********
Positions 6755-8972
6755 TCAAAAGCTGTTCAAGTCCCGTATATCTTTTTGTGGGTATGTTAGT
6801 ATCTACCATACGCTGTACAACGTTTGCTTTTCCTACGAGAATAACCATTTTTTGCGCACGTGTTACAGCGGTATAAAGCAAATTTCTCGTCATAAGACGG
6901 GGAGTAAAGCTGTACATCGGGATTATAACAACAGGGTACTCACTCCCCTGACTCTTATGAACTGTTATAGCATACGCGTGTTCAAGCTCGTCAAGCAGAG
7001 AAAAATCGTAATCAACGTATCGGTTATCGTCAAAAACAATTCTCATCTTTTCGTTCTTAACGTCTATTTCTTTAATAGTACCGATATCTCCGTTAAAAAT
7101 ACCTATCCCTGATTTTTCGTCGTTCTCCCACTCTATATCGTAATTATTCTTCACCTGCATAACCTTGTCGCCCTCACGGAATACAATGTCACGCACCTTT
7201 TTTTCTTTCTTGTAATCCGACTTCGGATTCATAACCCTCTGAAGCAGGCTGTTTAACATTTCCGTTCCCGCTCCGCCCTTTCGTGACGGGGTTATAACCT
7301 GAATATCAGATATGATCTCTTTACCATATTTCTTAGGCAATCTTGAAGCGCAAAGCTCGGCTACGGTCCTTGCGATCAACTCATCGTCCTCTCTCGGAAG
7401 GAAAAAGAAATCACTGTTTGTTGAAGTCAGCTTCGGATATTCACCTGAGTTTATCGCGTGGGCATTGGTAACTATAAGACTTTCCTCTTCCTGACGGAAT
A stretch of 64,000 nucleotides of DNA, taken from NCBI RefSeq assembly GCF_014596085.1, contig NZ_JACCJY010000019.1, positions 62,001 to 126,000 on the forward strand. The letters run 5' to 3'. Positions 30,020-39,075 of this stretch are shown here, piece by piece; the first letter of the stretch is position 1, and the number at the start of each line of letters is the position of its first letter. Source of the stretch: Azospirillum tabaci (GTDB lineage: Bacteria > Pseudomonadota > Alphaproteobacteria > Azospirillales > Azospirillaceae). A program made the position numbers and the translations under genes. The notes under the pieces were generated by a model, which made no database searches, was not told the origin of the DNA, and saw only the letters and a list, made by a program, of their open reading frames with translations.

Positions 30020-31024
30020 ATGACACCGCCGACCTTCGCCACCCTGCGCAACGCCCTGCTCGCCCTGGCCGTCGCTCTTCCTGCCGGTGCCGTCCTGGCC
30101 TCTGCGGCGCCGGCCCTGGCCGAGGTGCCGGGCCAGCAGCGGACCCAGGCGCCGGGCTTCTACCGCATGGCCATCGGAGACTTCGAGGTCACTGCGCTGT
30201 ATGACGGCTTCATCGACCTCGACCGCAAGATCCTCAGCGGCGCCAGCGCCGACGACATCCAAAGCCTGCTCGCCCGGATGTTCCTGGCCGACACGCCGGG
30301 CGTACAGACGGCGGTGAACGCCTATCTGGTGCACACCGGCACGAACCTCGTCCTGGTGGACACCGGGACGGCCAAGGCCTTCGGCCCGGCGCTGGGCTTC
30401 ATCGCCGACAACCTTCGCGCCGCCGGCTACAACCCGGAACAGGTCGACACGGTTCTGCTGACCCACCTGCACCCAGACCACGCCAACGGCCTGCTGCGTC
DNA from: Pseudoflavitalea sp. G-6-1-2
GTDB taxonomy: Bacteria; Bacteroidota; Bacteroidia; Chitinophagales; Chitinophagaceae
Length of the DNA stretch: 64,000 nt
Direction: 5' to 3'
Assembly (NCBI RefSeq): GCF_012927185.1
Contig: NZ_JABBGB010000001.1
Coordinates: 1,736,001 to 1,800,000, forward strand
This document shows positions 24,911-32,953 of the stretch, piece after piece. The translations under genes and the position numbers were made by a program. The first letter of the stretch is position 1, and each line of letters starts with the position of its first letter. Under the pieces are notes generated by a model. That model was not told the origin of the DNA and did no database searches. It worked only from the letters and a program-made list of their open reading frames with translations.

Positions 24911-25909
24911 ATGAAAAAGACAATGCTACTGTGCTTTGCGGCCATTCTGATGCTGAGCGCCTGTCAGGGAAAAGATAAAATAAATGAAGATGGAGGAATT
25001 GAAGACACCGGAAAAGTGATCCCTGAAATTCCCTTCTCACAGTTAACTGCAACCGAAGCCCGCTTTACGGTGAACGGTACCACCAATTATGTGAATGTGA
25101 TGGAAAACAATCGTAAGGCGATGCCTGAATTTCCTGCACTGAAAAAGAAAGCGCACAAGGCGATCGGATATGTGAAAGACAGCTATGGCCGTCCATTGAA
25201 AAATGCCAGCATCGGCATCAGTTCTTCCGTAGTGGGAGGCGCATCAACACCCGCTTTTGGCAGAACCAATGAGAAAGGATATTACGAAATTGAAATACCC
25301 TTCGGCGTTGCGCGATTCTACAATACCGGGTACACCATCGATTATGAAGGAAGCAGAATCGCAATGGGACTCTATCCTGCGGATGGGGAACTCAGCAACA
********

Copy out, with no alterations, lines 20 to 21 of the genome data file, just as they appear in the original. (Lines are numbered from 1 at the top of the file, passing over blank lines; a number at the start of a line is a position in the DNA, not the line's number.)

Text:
Direction: 5' to 3'
Assembly (NCBI RefSeq): GCF_012927185.1